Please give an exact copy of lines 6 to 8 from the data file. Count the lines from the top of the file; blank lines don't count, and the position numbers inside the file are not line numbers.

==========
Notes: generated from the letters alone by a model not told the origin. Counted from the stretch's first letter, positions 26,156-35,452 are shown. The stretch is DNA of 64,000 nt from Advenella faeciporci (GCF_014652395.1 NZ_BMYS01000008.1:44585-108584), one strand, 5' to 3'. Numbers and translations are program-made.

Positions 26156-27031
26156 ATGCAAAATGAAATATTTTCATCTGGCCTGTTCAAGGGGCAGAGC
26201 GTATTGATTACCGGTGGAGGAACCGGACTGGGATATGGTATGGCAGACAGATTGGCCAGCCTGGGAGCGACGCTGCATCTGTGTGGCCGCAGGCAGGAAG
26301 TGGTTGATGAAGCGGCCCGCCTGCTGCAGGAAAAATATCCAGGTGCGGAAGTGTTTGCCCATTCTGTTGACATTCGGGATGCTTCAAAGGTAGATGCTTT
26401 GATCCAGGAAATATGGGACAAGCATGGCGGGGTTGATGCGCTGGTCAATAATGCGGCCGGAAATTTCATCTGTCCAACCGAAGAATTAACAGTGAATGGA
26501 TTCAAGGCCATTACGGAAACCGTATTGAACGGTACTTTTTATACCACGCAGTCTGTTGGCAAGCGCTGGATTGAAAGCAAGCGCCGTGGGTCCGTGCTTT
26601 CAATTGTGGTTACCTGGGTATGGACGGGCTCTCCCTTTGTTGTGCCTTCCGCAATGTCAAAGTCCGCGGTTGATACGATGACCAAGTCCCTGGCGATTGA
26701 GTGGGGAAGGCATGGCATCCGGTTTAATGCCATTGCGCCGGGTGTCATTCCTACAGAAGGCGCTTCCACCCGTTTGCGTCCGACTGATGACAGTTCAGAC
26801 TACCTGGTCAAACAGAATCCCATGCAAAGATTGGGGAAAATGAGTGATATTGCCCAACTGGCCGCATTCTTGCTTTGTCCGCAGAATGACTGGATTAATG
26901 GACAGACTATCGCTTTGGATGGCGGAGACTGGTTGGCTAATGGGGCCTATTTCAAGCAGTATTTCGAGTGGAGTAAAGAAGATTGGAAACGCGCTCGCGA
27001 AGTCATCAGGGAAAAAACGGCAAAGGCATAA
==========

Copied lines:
26401 GATCCAGGAAATATGGGACAAGCATGGCGGGGTTGATGCGCTGGTCAATAATGCGGCCGGAAATTTCATCTGTCCAACCGAAGAATTAACAGTGAATGGA
26501 TTCAAGGCCATTACGGAAACCGTATTGAACGGTACTTTTTATACCACGCAGTCTGTTGGCAAGCGCTGGATTGAAAGCAAGCGCCGTGGGTCCGTGCTTT
26601 CAATTGTGGTTACCTGGGTATGGACGGGCTCTCCCTTTGTTGTGCCTTCCGCAATGTCAAAGTCCGCGGTTGATACGATGACCAAGTCCCTGGCGATTGA